The applicable building code provides prescriptive specifications that have a history of successful performance to allow construction of the built environment without the need for project-specific construction specifications/drawings by design professionals for every aspect of every project. The prescriptive specifications of the applicable building code are based upon broad-based principles that do not consider all available materials, designs, and/or methods of construction. With respect to forensic evaluations, one should consider the intent and purpose of a prescriptive specification (i.e. the desired performance) in order to determine whether an as-built alternative or variance is capable of accomplishing the same. A truly forensic approach to construction defect evaluation does not blindly follow prescriptive specifications; rather it implements engineering judgement to determine whether a component or system that exhibits a construction variance is capable of performing its intended function.

Brian C. Eubanks, MSCE, PE, D-IBFES, DFE is the founder and Principal Structural Engineer of Paragon Structural Engineering, LTD, a structural design and forensic investigation firm based in Plano, Texas. Eubanks’ forensic services include investigations concerning soil-structure interactions, performance of structural systems, evaluations of building envelopes, and determination of cause, origin, and extent of peril damage. Eubanks has performed thousands of forensic investigations and has authored hundreds of expert reports and provided expert witness testimony for mediation, arbitration, and court cases. Eubanks is a Licensed Professional Engineer in 16 states, has served as an arbitrator, is a Board-Certified Diplomate in Forensic Engineering by the National Academy of Forensic Engineers and a Diplomate of the International Board of Forensic Engineering Sciences. Eubanks serves as a member of the American Society of Civil Engineers Committee on Forensic Investigations and the ASTM International Committee on Forensic Engineering (E58).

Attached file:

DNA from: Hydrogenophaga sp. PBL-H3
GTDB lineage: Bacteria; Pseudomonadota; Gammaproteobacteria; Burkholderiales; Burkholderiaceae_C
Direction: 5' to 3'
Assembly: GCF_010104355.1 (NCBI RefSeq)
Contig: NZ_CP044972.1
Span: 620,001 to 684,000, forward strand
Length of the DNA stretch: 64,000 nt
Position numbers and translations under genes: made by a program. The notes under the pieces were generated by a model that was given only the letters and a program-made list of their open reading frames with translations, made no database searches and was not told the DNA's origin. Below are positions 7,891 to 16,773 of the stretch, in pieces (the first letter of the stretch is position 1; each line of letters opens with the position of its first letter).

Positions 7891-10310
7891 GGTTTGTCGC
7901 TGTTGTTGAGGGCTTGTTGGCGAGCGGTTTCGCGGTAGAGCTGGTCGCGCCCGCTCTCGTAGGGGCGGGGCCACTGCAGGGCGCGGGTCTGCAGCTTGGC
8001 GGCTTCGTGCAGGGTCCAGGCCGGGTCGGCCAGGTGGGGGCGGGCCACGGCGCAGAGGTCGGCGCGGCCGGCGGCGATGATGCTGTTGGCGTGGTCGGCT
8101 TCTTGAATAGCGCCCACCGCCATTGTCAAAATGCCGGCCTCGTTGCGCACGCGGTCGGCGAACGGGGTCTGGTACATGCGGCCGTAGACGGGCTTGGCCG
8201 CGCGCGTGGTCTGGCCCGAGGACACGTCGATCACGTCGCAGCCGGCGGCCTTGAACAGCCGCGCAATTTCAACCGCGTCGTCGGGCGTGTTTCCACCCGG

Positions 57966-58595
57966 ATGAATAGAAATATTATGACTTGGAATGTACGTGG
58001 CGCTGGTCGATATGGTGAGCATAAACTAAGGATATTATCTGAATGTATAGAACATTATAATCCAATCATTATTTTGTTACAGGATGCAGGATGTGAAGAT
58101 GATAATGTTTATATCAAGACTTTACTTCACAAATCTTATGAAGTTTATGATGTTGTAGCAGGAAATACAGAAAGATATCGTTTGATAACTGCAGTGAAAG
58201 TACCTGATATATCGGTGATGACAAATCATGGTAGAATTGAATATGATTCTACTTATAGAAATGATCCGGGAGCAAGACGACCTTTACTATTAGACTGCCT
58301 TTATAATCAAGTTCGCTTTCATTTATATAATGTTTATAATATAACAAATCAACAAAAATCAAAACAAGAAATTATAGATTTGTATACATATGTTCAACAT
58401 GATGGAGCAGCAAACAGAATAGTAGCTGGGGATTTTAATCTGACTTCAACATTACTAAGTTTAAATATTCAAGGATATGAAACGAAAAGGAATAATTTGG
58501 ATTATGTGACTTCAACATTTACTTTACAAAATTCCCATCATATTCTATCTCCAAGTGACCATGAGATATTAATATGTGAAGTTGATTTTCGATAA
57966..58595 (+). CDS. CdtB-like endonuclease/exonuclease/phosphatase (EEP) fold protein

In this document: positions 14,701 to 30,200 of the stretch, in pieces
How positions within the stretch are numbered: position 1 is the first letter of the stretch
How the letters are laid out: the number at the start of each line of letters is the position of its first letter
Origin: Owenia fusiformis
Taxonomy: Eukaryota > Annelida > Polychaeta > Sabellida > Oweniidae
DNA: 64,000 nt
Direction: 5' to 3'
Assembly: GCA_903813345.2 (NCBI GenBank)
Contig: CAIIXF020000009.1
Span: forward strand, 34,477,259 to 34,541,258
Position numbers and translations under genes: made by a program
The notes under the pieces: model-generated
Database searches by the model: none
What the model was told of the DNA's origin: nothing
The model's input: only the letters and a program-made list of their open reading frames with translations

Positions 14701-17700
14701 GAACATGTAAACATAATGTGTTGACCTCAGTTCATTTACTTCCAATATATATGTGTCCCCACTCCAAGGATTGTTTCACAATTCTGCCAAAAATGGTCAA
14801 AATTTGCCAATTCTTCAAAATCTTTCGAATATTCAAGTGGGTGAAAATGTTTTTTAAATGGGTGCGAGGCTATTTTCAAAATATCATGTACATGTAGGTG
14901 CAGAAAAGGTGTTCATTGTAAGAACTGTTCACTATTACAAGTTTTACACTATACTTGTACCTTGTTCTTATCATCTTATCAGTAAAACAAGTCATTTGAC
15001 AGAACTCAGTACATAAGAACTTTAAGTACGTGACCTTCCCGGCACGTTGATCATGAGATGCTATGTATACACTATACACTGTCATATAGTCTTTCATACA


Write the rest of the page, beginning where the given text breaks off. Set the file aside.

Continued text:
David Fowler

David W. Fowler, Ph.D. PE
Professor Emeritus
The University of Texas at Austin


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Texas City: Worst Industrial Accident in our History

The 1947 Texas City disaster occurred on April 16, 1947, in the port city of Texas City, Texas. It was the deadliest industrial accident in U. S. history and one of history’s largest non-nuclear explosions. The explosion was caused by a fire on board the SS Grandcamp that had a full cargo of ammonium nitrate. The cause of the fire was never determined. The explosion triggered a chain reaction of fires and explosions aboard other ships and in oil-storage facilities. The death toll was 581 including all but one member of the Texas City volunteer fire department. Chunks of heated material rained down upon the area causing mass fires. More than 5,000 people were injured, more than 500 homes were destroyed, and hundreds damaged, leaving 2,000 homeless. Over 1,100 vehicles were damaged, and 362 freight cars were destroyed. Property damage was estimated at $100 million (nearly $1 billion today). In addition, $500 million (nearly $5 billion today) of oil products burned.


Dr. David W. Fowler, the Joe J. King Chair Emeritus, retired from the UT Department of Civil, Architectural and Environmental Engineering in 2016 after 52 years. He was a long-time director of the Architectural Engineering program and taught courses in materials, structures, forensic engineering, and concrete repair. He was a member of the UT Academy of Distinguished Teachers. He was active in the American Concrete Institute and received numerous awards including being named an Honorary Member. He was an active researcher and was one of the leaders in the development of concrete-polymer materials. He was the founding president of the International Congress on Polymers in Concrete. He performed extensive research on polymer concrete and portland cement concrete for repairs, bridge overlays, and other applications for TxDOT, industry, and federal agencies. He served as director of the International Center for Aggregates Research. He consulted on residential, commercial and industrial structures and construction and was heavily involved in forensic engineering. He was elected to the National Academy of Engineering and the National Academy of Construction.